That's None of Your Business: Privacy in M&A

Transaction Tips

You want to buy a business and you need information about the target's customers, employees and contractors before you can make your decision. More importantly, you want to be able to use that information after the purchase has been made. But privacy laws have tightened in Canada, and transferring personal information is not so straightforward. How do you handle the information so it doesn't end up being none of your business?

Canadian privacy laws generally prohibit sharing personal information without the consent of the individual. For companies with thousands of employees, customers and other contacts—not to mention market disclosure restrictions—seeking individual consent to share information before a transaction has even been announced is a non-starter.

Some businesses obtain consent in advance through the use of privacy policies or terms of service. Without advanced consent, most national businesses subject to the federal privacy laws (i.e., PIPEDA) can now rely on two deal-friendly provisions known as the "business transaction exemption." These provisions allow parties to share personal information for diligence purposes and permit the buyer to use that information after closing without seeking individuals' consent.

But there's a catch.

In order to use the business transaction exemption, the parties need to contractually restrict how they use the data. While these restrictions can easily be incorporated into any purchase agreement, where and when these terms are actually agreed to should be considered early on in the life of the deal.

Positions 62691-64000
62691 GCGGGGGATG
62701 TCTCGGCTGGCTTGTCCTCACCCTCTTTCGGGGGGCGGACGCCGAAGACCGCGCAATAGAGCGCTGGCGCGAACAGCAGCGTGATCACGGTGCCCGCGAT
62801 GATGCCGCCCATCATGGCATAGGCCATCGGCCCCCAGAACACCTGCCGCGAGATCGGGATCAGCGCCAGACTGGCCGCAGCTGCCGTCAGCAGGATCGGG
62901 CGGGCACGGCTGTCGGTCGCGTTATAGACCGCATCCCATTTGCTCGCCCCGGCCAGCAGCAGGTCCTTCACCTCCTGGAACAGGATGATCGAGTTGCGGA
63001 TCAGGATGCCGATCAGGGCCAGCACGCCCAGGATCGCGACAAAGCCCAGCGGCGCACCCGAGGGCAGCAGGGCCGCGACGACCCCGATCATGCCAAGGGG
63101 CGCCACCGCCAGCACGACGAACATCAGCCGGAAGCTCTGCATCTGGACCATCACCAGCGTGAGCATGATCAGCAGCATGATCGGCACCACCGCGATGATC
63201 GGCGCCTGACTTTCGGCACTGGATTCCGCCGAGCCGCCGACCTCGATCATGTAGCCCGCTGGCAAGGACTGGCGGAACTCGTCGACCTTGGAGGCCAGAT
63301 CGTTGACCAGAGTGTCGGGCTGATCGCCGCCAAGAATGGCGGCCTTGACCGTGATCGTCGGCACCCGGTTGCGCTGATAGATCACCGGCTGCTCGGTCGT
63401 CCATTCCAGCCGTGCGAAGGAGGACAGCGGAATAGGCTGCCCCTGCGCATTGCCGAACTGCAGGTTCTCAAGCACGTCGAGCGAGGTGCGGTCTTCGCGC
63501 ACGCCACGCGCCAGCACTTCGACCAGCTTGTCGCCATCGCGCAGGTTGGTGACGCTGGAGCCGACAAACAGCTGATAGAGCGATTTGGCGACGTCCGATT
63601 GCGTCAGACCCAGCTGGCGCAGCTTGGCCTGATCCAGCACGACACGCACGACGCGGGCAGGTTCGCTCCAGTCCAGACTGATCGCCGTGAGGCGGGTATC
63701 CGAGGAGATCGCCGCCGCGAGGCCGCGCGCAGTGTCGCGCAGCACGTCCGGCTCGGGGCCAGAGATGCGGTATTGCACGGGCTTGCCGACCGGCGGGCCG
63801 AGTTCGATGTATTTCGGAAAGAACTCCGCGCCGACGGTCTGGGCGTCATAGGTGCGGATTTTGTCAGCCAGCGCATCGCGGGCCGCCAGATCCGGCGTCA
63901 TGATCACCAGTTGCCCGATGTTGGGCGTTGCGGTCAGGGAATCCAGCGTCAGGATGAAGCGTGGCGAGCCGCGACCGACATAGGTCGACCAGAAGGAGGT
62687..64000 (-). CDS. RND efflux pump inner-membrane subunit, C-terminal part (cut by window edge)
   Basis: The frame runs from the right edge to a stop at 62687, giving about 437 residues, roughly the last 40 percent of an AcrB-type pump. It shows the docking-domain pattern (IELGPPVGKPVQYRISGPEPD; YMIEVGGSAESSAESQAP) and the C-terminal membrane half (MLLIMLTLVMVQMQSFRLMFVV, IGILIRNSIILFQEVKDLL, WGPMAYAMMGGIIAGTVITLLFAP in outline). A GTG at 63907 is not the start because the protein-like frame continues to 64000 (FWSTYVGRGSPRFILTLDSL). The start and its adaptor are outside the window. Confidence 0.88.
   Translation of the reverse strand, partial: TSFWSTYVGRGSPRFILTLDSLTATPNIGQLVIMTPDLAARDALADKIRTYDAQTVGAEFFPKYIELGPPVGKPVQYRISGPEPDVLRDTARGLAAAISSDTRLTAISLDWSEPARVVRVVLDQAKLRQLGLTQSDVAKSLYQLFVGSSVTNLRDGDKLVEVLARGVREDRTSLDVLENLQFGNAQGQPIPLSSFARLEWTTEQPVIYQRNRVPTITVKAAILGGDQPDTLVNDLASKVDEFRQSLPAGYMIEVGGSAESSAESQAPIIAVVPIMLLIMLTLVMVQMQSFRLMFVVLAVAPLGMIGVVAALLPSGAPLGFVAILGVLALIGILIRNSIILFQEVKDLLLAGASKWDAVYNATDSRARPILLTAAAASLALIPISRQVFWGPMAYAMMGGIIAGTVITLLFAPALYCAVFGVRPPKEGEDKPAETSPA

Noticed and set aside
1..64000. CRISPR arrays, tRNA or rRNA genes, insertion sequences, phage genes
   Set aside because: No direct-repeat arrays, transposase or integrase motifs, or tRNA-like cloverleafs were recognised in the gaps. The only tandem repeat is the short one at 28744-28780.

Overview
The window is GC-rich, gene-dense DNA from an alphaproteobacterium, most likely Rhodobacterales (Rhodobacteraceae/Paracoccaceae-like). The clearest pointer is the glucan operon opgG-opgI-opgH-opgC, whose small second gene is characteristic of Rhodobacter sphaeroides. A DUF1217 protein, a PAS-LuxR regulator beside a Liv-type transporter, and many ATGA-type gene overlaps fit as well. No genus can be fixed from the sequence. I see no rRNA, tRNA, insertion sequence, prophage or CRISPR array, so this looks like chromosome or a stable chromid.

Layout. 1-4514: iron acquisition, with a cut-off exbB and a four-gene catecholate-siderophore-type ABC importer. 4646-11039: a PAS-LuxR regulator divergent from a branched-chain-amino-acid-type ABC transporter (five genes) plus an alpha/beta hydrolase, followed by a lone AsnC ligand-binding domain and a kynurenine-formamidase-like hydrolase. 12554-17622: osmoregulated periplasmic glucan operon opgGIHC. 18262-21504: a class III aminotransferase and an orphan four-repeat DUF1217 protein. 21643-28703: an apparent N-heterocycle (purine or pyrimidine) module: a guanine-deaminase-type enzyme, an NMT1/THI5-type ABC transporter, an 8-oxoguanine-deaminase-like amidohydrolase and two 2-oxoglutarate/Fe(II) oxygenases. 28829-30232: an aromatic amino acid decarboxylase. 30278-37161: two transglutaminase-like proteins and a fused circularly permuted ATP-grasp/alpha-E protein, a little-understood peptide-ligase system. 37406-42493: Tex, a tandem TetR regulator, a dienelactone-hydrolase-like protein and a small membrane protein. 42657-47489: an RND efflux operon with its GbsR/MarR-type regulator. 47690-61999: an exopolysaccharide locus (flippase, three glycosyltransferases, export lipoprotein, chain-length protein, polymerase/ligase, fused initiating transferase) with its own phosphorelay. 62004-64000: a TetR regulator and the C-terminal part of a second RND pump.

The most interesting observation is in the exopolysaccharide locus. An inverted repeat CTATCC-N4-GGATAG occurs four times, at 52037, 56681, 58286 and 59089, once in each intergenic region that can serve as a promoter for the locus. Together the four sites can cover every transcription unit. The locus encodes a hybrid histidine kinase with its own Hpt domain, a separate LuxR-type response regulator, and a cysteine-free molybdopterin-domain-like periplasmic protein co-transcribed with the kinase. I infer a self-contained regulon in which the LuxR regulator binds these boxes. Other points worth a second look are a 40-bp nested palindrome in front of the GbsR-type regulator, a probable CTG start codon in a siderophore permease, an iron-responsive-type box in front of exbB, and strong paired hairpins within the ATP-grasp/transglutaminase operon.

For example, the seller cannot rely on contractual terms that only come into effect on closing to allow information relating to its employees, customers or other contacts to be posted in a data room during due diligence. As a buyer, you must agree—in your non-disclosure agreement or other pre-diligence contract—to use and disclose personal information solely for purposes related to the deal, to protect the security of that information, and to ultimately destroy it if the deal dies.

It's also important to note that the business transaction exemption is narrow: disclosure of personal information is only permitted for due diligence purposes if it is necessary to decide whether to go ahead with an acquisition and close the deal. To address this, parties should document the types of personal information posted to the data room as well as their mutual agreement that this information is necessary to assess and close the transaction. This is especially true where the target holds sensitive personal information: the data should be vetted for true relevance before it is shared with a prospective buyer.

What happens next?

After the transaction closes, one of the parties has to notify all individuals whose information was shared that their information was disclosed under the business transaction exemption. As the buyer, you'll want to own this obligation so that you can introduce your company's privacy policies and control the messaging around the deal.

Tip: If you are a prospective buyer, find out—as early as you can—whether the target already has consent to share customer or employee personal information with you. If not, negotiate an agreement that lets you rely on the business transaction exemption before due diligence begins.

To discuss these issues, please contact the author(s).

This publication is a general discussion of certain legal and related developments and should not be relied upon as legal advice. If you require legal advice, we would be pleased to discuss the issues in this publication with you, in the context of your particular circumstances.

For permission to republish this or any other publication, contact Janelle Weed.

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